Local artist and educator Jamil Dyair Steele painted this powerful mural after the death of George Floyd and amid the protests that took place around the United States during the summer of 2020. Decorating the chipboard that was used to cover business windows in preparation of the protests, artists around the city of Charlotte subverted the implicit gesture of racism that assumed criminal violence would inevitably be present at a Black Lives Matter march.
Steele’s mural is on view at Mint Museum Uptown in the Carroll Gallery. It is free for the public to view.
Shop artful while supporting Black artists at the Mint Museum Store
For Black History Month, Mint Museum Store staff curated a selection of items that celebrate Black stories, art, and artists.
This 1,000-piece puzzle, is both a social statement and a striking graphic. Brightly dressed figures, silhouetted on a colorful, 60’s-inspired psychedelic backdrop, are posed so as to engage us in conversation about love, empathy, compassion, inclusion, and justice. Illustrated by artist Aurelia Durand, and made by “a woman-owned, mother-run, sustainably sourced” company, the puzzle also includes a full-color image reference print. Find Your Voice jigsaw puzzle, $24.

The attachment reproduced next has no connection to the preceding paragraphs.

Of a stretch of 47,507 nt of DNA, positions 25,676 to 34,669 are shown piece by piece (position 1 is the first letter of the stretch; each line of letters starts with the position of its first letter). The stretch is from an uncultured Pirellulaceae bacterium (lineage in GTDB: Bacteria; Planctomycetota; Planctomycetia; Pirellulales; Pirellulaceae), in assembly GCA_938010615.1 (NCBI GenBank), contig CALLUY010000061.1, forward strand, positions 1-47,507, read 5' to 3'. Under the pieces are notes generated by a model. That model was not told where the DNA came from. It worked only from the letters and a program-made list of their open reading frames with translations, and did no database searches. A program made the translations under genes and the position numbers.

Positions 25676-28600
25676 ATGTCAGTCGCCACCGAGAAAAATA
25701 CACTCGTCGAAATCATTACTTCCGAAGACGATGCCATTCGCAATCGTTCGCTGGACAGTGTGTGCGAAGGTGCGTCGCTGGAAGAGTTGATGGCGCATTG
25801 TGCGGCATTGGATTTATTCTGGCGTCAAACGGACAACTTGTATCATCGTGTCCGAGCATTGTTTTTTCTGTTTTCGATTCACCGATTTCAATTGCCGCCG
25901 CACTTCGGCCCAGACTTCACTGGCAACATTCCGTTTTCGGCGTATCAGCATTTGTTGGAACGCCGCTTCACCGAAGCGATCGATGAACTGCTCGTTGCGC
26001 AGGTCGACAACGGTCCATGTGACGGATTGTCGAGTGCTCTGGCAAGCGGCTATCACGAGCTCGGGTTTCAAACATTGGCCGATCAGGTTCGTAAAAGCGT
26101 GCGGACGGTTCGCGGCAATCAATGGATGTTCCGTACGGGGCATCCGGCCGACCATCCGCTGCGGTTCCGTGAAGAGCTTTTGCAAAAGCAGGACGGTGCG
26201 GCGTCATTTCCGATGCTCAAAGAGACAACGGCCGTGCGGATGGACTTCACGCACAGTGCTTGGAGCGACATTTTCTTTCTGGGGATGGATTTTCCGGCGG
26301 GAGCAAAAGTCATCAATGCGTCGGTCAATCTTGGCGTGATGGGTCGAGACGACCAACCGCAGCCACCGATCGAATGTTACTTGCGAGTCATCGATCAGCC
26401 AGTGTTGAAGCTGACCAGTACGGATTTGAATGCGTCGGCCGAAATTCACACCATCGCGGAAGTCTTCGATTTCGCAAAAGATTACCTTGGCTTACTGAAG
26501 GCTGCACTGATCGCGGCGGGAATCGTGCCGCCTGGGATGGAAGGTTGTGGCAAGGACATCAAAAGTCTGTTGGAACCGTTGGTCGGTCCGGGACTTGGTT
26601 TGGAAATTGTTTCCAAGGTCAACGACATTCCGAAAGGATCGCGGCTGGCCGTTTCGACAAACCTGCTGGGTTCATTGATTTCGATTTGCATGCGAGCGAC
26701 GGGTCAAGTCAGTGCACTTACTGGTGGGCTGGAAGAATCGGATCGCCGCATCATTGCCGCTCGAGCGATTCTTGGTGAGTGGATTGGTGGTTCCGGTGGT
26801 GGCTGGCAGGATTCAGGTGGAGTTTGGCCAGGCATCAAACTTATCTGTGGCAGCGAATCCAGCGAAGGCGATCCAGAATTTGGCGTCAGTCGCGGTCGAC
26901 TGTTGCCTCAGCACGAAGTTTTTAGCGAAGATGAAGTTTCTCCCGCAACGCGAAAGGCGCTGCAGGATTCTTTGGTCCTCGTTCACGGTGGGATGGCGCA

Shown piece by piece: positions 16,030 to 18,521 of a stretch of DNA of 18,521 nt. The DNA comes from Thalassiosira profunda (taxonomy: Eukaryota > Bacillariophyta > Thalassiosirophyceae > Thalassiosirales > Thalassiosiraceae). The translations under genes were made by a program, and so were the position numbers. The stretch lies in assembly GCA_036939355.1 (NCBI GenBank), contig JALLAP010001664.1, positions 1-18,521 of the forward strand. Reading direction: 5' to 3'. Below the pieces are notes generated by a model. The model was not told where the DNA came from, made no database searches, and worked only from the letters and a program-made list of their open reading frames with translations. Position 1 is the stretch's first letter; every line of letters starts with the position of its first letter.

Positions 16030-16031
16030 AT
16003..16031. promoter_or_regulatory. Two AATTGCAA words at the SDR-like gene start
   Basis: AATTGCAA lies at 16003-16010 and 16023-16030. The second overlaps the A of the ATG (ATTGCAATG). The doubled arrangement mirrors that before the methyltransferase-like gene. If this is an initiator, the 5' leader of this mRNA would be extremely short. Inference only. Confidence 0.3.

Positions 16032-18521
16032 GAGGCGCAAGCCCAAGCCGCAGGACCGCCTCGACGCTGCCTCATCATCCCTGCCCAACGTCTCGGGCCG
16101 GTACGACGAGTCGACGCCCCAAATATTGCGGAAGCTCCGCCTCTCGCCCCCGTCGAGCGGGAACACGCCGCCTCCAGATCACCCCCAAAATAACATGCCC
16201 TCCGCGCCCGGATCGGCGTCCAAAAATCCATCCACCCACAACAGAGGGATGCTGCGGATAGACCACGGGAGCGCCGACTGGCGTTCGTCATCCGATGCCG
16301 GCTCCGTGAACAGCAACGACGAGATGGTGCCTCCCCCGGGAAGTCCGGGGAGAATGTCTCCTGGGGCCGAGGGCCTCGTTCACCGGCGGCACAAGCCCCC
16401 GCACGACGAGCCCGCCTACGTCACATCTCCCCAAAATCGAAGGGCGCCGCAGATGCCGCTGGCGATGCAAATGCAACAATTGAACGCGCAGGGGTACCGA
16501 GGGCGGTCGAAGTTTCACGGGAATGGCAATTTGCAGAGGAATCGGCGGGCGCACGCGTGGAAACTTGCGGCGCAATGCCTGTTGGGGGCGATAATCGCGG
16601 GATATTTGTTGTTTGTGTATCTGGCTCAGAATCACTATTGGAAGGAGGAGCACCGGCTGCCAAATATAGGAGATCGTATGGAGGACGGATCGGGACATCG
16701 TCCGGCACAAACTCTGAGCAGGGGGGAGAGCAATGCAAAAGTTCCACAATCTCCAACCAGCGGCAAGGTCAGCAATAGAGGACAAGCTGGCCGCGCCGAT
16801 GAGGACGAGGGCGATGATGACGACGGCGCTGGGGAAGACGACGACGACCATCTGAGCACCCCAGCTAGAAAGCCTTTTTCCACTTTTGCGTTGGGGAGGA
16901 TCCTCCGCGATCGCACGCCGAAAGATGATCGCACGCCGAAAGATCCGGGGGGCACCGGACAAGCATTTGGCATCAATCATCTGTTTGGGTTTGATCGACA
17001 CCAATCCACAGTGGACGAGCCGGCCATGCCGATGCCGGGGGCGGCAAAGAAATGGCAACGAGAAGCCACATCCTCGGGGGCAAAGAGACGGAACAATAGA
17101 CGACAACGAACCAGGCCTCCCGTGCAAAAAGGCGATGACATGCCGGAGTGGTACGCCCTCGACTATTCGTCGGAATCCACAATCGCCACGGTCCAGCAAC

This face covering features artist Willie Cole’s Black Art Matters logo and the artist’s iconic scorch mark. Through the use of simple objects like an iron, Cole creates symbolic designs that have profound meanings. Each reusable mask is made with three layers of fabric and is machine washable. Black Art Matters face mask, $18.
These 100 stunning postcards celebrate 50 groundbreaking African American women, from Harriet Tubman and Rosa Parks to Angela Davis and Beyoncé—published in collaboration with the Smithsonian’s National Museum of African American History and Culture. Each card features the portrait on the front and, on the back, an inspiring quote, short biographical information, and space for writing a message. Brave. Black. First. postcard set, $20.